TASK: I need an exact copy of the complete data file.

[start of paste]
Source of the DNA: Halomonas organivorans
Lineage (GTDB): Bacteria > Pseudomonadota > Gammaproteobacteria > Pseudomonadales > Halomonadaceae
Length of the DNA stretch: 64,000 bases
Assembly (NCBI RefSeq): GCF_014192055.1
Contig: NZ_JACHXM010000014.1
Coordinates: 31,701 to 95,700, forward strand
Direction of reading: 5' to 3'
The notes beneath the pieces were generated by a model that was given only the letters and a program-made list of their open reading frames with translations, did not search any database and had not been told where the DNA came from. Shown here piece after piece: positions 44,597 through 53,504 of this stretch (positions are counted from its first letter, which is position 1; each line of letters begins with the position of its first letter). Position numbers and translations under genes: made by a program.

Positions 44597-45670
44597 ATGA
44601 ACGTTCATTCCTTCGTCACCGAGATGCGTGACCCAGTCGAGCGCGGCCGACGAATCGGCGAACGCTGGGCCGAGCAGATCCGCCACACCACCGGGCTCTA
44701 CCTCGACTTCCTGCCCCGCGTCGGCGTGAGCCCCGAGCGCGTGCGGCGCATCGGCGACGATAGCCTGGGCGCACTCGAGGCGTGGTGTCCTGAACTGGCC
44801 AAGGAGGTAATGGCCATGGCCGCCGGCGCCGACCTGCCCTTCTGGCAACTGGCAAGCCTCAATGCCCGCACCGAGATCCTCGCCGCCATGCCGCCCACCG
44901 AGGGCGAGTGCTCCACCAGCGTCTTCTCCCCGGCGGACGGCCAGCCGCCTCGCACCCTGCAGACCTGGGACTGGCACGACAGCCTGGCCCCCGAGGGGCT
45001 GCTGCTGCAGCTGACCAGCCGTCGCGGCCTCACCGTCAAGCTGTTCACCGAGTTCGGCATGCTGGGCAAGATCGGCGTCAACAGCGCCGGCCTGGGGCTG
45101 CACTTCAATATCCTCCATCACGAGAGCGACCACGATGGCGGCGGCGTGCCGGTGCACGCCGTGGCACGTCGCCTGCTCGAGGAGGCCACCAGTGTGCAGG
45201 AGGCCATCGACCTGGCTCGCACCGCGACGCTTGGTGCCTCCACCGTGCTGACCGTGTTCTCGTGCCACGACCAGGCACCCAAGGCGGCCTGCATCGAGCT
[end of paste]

Source of the DNA: Halomonas organivorans
Lineage (GTDB): Bacteria > Pseudomonadota > Gammaproteobacteria > Pseudomonadales > Halomonadaceae
Length of the DNA stretch: 64,000 bases
Assembly (NCBI RefSeq): GCF_014192055.1
Contig: NZ_JACHXM010000014.1
Coordinates: 31,701 to 95,700, forward strand
Direction of reading: 5' to 3'
The notes beneath the pieces were generated by a model that was given only the letters and a program-made list of their open reading frames with translations, did not search any database and had not been told where the DNA came from. Shown here piece after piece: positions 44,597 through 53,504 of this stretch (positions are counted from its first letter, which is position 1; each line of letters begins with the position of its first letter). Position numbers and translations under genes: made by a program.

Positions 44597-45670
44597 ATGA
44601 ACGTTCATTCCTTCGTCACCGAGATGCGTGACCCAGTCGAGCGCGGCCGACGAATCGGCGAACGCTGGGCCGAGCAGATCCGCCACACCACCGGGCTCTA
44701 CCTCGACTTCCTGCCCCGCGTCGGCGTGAGCCCCGAGCGCGTGCGGCGCATCGGCGACGATAGCCTGGGCGCACTCGAGGCGTGGTGTCCTGAACTGGCC
44801 AAGGAGGTAATGGCCATGGCCGCCGGCGCCGACCTGCCCTTCTGGCAACTGGCAAGCCTCAATGCCCGCACCGAGATCCTCGCCGCCATGCCGCCCACCG
44901 AGGGCGAGTGCTCCACCAGCGTCTTCTCCCCGGCGGACGGCCAGCCGCCTCGCACCCTGCAGACCTGGGACTGGCACGACAGCCTGGCCCCCGAGGGGCT
45001 GCTGCTGCAGCTGACCAGCCGTCGCGGCCTCACCGTCAAGCTGTTCACCGAGTTCGGCATGCTGGGCAAGATCGGCGTCAACAGCGCCGGCCTGGGGCTG
45101 CACTTCAATATCCTCCATCACGAGAGCGACCACGATGGCGGCGGCGTGCCGGTGCACGCCGTGGCACGTCGCCTGCTCGAGGAGGCCACCAGTGTGCAGG
45201 AGGCCATCGACCTGGCTCGCACCGCGACGCTTGGTGCCTCCACCGTGCTGACCGTGTTCTCGTGCCACGACCAGGCACCCAAGGCGGCCTGCATCGAGCT